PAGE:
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The epidemiology of ovine progressive pneumonia (ovine lentivirus): Diagnosis, risk factor analysis, and production effects in sheep at the United States Meat Animal Research Center

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Title: The epidemiology of ovine progressive pneumonia (ovine lentivirus): Diagnosis, risk factor analysis, and production effects in sheep at the United States Meat Animal Research Center
Author(s): Keen, James Edward
Doctoral Committee Chair(s): Hungerford, Laura L.
Department / Program: Veterinary Medical Science
Discipline: Pathobiology
Degree Granting Institution: University of Illinois at Urbana-Champaign
Degree: Ph.D.
Genre: Dissertation
Subject(s): Agriculture, Animal Pathology Biology, Veterinary Science Health Sciences, Immunology
Abstract: Molecular diagnostic tests to detect ovine lentivirus (OLV) infected sheep were developed and validated and then applied to study the epidemiology and production impacts of natural OLV infection in flocks at the U.S. Meat Animal Research Center (MARC) in Nebraska. Three OLV recombinant proteins (transmembrane (TM), major capsid P25, and matrix P16) were produced in E. coli and purified for use as antigen for anti-OLV antibody detection by indirect enzyme-linked immunosorbent assay (ELISA). In a comparison of recombinant TM, P25, and P16 ELISAs, a whole-virus ELISA and the agar gel immunodiffusion test (AGIDT) for antibody detection in 412 field sera, the TM ELISA was highly specific, had the highest relative sensitivity of the 5 tests, and detected 95% of sheep with clinical OLV lung lesions. The AGIDT had a relative sensitivity of only 54% compared to the TM ELISA. The P25 and P16 ELISAs were complementary to the TM ELISA and detected 15% additional positive sheep which were TM ELISA-negative. When serum antibody conversion was compared over time in a cohort of 105 two-year old crossbred ewes, the TM ELISA detected antibodies up to 1.5 years sooner than the AGIDT. Most antibody conversion occurred in the breeding through weaning production period. The TM ELISA also detected anti-OLV antibodies in 83% of colostral and 75% of milk samples from seropositive ewes collected at 1 day and 8 weeks post-parturition. A significant association between subclinical mastitis and ewe TM ELISA seropositivity occurred at 8 weeks post-parturition (weaning). Using the TM and P25 ELISAs, the prevalence of and risk factors for OLV infection among 1466 breeding ewes in 9 MARC flocks and their 328 yearling replacement offspring were determined. Overall, 48% of ewes and 41% of yearlings were ELISA-positive. Based on multiple logistic regression, greater risk of ewe OLV infection was significantly associated with confinement birth and rearing (odds ratio (OR) = 1.6), older weaning ages (OR = 1.1 per week), and increasing age (OR = 1.3 to 2.5 per year beyond age 1). Seroprevalence varied greatly by flock, with Finnsheep and Texel ewes having the highest and Booroola Merino and Suffolk ewes having the lowest prevalence. Among yearling replacements, increased risk of OLV infection was associated with dam seropositivity (OR = 2.0) and difficult birth (OR = 3.0) while decreased risk was associated with artificial (nursery) rearing (OR = 0.44). Yearling seroprevalence varied by flock, with Texels at highest risk. The production impacts of dam TM ELISA seropositivity on ewe and lamb productivity were estimated using the 1466 breeding ewes and their 2452 lambs born in spring 1992 by multiple linear and logistic regression. TM ELISA-negative ewes produced significantly more pounds of weaned lamb per ewe lambing (8.5 lb.) and per ewe exposed (10.9 lb.) compared to their OLV-positive flockmates. (Abstract shortened by UMI.)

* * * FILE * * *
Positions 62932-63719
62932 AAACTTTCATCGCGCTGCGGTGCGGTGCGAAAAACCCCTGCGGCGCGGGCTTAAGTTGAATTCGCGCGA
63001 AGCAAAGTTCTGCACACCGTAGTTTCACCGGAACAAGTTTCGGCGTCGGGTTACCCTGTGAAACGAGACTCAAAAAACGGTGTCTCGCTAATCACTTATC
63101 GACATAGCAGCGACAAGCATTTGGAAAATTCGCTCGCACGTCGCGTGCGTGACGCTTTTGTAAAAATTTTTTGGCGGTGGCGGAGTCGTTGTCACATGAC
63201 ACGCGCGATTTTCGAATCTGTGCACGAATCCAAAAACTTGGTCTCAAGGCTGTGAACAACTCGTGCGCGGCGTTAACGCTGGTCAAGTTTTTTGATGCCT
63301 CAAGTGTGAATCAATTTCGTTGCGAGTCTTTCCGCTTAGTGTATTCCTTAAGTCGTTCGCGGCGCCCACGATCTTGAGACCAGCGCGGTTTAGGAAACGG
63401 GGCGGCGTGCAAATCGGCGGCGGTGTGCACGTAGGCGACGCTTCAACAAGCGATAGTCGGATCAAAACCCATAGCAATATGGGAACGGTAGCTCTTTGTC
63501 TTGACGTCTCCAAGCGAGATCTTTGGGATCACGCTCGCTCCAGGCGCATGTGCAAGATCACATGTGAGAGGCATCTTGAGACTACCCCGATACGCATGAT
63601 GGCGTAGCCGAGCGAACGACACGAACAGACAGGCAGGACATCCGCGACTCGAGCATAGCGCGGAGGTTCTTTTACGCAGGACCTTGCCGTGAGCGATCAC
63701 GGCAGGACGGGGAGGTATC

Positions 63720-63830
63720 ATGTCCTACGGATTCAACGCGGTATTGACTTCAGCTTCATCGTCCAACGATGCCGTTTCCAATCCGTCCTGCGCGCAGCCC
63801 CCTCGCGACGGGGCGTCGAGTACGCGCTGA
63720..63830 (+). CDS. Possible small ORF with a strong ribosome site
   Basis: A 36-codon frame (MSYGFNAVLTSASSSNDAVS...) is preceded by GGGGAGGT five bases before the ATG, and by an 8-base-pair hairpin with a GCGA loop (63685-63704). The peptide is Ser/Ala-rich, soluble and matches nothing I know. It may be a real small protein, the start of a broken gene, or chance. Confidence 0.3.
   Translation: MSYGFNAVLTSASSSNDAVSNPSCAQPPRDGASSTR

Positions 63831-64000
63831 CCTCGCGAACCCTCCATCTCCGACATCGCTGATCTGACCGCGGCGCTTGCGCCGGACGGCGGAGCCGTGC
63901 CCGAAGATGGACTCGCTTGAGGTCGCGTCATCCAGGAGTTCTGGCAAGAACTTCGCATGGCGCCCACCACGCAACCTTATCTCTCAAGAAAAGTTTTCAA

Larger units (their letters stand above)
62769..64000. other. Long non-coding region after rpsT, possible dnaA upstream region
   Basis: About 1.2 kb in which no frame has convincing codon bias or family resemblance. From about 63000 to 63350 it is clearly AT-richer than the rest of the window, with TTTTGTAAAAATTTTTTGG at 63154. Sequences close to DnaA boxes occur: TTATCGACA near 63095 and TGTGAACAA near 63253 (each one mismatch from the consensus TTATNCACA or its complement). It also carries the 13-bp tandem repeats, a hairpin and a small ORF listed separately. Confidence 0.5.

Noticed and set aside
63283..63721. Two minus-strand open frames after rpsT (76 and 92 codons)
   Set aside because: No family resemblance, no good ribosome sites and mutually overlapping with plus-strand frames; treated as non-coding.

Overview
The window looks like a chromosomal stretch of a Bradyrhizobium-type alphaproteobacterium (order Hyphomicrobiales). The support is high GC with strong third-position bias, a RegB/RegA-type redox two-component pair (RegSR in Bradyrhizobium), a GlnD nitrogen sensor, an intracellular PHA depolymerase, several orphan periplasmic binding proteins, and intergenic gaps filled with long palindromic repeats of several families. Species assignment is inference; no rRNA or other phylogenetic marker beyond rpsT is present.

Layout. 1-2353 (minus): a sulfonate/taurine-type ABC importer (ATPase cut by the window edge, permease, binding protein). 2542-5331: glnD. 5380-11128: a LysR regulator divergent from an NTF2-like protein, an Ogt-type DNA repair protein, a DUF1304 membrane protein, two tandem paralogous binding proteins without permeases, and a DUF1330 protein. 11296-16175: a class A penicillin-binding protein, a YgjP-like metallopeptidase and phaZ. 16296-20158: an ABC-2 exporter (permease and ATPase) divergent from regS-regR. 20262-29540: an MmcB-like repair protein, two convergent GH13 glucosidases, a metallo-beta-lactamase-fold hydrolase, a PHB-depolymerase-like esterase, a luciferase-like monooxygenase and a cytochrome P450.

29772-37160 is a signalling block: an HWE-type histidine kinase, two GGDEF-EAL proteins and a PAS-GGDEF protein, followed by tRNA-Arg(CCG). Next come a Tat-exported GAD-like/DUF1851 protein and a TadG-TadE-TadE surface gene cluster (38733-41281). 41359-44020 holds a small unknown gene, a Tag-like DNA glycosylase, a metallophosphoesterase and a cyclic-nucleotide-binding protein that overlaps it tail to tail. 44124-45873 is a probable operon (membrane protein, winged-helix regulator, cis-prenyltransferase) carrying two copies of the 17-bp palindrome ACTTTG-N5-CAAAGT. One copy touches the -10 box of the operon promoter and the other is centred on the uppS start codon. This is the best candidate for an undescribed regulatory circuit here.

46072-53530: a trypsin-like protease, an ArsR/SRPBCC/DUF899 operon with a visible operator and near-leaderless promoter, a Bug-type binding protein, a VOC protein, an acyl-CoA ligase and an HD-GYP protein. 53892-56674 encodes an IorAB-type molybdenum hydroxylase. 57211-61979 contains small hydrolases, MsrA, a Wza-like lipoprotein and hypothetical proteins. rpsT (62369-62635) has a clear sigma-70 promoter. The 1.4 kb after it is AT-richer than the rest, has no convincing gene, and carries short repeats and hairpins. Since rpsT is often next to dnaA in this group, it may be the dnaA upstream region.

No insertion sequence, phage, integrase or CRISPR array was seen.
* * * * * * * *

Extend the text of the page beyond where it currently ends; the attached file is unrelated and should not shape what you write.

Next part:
Issue Date: 1994
Type: Text
Language: English
URI: http://hdl.handle.net/2142/21732
Rights Information: Copyright 1994 Keen, James Edward
Date Available in IDEALS: 2011-05-07
Identifier in Online Catalog: AAI9512422
OCLC Identifier: (UMI)AAI9512422
 

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